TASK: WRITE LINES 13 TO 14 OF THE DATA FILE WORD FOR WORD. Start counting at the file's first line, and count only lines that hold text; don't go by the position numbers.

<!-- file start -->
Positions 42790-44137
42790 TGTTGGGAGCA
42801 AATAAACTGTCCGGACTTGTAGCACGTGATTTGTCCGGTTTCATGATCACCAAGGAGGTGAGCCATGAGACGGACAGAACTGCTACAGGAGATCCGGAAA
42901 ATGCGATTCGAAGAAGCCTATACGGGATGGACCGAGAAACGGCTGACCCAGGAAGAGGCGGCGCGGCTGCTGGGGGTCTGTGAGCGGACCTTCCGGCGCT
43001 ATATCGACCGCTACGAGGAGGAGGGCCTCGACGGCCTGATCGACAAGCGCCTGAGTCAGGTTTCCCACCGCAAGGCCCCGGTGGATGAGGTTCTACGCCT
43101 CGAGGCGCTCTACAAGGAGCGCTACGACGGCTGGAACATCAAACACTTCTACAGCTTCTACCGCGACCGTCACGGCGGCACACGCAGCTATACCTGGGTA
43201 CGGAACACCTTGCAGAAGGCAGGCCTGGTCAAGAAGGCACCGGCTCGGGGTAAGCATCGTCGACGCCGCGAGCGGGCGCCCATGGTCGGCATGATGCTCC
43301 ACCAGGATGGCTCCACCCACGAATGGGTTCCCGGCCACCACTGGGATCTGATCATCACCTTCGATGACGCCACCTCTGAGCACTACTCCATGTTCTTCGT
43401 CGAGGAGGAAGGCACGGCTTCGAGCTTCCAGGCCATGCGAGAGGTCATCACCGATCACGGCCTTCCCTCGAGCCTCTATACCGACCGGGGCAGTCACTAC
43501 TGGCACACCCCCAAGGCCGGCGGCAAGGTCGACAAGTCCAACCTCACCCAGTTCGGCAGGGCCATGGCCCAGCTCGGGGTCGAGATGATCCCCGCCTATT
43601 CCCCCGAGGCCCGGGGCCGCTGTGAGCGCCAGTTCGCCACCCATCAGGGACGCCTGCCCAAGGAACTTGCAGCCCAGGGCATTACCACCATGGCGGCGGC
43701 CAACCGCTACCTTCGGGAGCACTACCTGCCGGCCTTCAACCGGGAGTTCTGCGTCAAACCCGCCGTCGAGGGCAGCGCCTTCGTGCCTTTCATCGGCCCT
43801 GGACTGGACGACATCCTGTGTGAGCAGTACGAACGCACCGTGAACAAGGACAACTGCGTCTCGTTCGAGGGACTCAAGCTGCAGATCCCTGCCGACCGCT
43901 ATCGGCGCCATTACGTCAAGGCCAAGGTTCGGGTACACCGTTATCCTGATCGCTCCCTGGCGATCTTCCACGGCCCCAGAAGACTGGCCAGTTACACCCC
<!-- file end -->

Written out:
43801 GGACTGGACGACATCCTGTGTGAGCAGTACGAACGCACCGTGAACAAGGACAACTGCGTCTCGTTCGAGGGACTCAAGCTGCAGATCCCTGCCGACCGCT
43901 ATCGGCGCCATTACGTCAAGGCCAAGGTTCGGGTACACCGTTATCCTGATCGCTCCCTGGCGATCTTCCACGGCCCCAGAAGACTGGCCAGTTACACCCC